The introduction to the anthology includes a broad strokes overview of the development of theater in Ireland stemming from the elite English-language theater of the ruling class during the 17th century. Kearney and Headrick are careful to distinguish this early theater in Ireland as fundamentally different from “Irish drama,” which was fully realized during the Irish Literary Revival of the late nineteenth and early twentieth centuries. They briefly mention that the first examples of women’s theatrical contributions were primarily associated with the nationalist women’s organization Inginidhe na hEireann and suffragette Alice Milligan’s nationalist drama and tableaux. Greater analysis of the impact of these early nationalist and feminist plays would have strengthened the introduction and given readers a better understanding of the complex historical development of women dramatists in Ireland. While the editors cite the importance of community theater in producing women dramatists in the early 1900s, they also present it as evidence that women have historically been (and continue to be) marginalized into amateur theater. They also identify an intriguing trend (deserving of greater research)—that many early women playwrights had extremely short-lived careers with only one or two plays professionally staged before they turned to other forms of writing (poetry/fiction). The editors list twenty-three dramatists who had a few plays produced in Ireland between 1902 to 1913, before retreating from playwriting altogether. Headrick and Kearney also identify distinctly different voices and perspectives in the early nationalist plays of male versus female playwrights. Male dramatists, they argue, focused on “action and fighting on a community or national level” while female playwrights focused on “the personal level, on the connections between those involved” (7).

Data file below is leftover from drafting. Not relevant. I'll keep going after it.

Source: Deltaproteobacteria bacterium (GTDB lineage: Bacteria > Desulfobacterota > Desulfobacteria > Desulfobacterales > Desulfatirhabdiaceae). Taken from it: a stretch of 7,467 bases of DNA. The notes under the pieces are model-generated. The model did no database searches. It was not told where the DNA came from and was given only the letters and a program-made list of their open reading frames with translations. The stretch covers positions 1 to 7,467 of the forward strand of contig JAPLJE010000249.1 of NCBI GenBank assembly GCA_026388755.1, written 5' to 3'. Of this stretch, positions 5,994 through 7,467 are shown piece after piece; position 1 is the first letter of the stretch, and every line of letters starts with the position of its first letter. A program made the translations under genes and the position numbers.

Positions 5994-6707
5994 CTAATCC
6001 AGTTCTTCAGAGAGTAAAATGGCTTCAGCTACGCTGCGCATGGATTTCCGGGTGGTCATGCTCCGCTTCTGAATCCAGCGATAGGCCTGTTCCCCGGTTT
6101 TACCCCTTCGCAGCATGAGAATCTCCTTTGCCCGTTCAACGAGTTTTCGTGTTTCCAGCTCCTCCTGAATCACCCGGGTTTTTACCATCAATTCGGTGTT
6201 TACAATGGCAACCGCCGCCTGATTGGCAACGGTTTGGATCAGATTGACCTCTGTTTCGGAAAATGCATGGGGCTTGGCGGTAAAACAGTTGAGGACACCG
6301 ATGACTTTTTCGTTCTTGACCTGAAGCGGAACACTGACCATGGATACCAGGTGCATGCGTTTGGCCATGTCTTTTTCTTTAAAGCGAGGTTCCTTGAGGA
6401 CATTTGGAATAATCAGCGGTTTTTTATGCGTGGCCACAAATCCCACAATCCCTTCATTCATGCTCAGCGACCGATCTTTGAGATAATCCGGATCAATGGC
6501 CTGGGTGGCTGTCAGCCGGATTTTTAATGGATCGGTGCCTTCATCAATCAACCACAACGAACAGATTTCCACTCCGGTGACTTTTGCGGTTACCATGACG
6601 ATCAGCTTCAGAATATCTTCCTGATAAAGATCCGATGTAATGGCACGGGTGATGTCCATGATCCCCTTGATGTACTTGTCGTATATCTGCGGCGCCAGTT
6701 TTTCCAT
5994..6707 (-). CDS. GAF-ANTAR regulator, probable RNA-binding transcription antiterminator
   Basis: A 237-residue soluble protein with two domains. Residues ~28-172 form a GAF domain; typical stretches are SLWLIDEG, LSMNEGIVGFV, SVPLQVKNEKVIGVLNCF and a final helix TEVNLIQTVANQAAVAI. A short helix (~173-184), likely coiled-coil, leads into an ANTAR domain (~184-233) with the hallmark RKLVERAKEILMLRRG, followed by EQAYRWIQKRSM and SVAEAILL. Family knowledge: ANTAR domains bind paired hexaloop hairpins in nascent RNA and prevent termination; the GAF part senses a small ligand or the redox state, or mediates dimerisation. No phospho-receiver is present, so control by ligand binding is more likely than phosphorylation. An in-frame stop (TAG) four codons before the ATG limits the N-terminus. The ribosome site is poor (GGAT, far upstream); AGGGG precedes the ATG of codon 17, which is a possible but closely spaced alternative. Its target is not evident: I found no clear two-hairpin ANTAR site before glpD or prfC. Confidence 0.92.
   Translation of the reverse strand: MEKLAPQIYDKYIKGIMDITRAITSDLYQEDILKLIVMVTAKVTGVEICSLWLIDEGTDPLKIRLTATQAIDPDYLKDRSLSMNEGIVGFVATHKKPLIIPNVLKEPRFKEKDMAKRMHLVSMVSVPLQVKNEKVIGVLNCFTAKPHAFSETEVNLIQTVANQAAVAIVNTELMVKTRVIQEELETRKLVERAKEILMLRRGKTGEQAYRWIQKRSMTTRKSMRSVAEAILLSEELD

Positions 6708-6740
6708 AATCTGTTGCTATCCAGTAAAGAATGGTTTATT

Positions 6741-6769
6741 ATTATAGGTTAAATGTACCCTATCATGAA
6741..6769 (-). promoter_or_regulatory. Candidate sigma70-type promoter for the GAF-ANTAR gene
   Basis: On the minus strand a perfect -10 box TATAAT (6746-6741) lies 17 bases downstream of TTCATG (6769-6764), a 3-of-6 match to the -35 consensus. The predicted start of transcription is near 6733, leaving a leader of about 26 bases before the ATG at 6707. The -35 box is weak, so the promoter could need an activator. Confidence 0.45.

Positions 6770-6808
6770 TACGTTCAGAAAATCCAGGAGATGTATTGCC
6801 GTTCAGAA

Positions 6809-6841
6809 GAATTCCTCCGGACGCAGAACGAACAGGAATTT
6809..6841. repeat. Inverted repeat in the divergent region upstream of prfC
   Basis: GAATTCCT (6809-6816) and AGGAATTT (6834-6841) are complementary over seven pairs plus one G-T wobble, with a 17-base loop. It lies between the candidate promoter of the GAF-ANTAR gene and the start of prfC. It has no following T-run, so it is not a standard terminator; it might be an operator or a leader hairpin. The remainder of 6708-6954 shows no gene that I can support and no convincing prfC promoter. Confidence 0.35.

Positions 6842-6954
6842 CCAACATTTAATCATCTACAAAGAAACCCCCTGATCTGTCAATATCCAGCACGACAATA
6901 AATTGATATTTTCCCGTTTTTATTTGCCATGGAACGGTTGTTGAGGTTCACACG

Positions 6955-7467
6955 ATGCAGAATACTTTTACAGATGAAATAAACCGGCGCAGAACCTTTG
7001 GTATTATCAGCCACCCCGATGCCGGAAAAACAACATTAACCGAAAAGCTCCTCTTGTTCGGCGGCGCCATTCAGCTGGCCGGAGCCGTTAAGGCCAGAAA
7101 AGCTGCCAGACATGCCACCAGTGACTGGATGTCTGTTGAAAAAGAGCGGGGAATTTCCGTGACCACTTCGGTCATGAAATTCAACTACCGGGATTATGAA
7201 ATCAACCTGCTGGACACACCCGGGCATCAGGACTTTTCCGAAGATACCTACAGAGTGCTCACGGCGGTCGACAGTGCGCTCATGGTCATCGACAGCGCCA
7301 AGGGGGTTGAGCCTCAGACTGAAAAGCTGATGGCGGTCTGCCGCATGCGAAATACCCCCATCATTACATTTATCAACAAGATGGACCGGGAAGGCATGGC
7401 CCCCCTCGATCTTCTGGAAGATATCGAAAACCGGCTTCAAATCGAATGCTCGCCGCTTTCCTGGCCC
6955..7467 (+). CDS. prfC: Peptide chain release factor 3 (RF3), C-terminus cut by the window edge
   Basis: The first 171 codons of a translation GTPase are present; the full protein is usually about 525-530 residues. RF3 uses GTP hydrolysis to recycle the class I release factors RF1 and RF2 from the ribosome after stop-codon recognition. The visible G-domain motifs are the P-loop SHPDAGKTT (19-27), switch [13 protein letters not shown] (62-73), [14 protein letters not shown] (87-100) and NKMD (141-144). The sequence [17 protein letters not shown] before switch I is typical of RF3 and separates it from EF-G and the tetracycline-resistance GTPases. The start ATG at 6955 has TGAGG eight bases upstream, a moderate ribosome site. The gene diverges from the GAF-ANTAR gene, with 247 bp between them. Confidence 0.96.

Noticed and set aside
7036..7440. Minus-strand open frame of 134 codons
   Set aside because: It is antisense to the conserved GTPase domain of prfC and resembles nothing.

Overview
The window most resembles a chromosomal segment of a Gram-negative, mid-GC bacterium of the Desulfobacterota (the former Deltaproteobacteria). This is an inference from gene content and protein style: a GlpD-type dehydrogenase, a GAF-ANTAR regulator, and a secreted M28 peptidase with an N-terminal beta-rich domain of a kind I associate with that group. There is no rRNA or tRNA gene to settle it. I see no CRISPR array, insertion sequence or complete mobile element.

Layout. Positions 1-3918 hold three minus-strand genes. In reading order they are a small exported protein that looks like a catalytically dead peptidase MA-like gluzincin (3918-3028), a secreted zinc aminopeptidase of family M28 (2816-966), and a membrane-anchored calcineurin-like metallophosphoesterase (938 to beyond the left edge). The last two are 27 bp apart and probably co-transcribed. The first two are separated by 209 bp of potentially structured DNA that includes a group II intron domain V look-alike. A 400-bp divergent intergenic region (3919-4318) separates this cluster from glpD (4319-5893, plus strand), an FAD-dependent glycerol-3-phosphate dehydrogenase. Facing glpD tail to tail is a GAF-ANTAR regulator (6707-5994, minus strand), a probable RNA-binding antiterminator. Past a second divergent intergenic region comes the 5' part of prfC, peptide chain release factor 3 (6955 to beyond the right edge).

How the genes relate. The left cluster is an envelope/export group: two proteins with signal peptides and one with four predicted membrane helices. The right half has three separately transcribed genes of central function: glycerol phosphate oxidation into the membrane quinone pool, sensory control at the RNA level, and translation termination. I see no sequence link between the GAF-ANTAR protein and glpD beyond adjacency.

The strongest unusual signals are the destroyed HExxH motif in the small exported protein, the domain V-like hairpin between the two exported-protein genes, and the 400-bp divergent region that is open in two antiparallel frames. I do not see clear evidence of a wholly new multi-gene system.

Following a brief overview of the development of an indigenous Irish drama, Headrick and Kearney provide the sociopolitical context for the development of women playwrights. By severely limiting their engagement in education, politics, and employment during the first half of the twentieth century, the Irish government and the Catholic Church restricted women to the domestic sphere, emphasizing their roles as mothers and wives. Headrick and Kearney seem to suggest that because women were actively excluded from formal politics, they were, de facto, also excluded from professional theater (which is often viewed as an inherently political act). They speculate that many talented women dramatists were prevented from having long-term theatrical careers (and thus turned to more socially acceptable modes of writing) because of the strong male patriarchy that made it objectionable for women to participate in inherently public and political acts like the theater. The strongest aspect of the introduction is the list that Kearney and Headrick compile of dozens of women playwrights from the twentieth century whose plays and stories have yet to be fully recognized or analyzed. This listing of women dramatists is an important way of marking and publically recording women’s contributions, despite the lack of research, historiography, or analysis that has been done on their plays. It is now up to a new generation of Irish theater scholars to mine the puzzle pieces from decades of lost women playwrights to better understand exactly why and how women’s marginalization from Irish theater was so profound until the 1980s and what challenges stubbornly remain that continue to restrict the flourishing of more women dramatists today.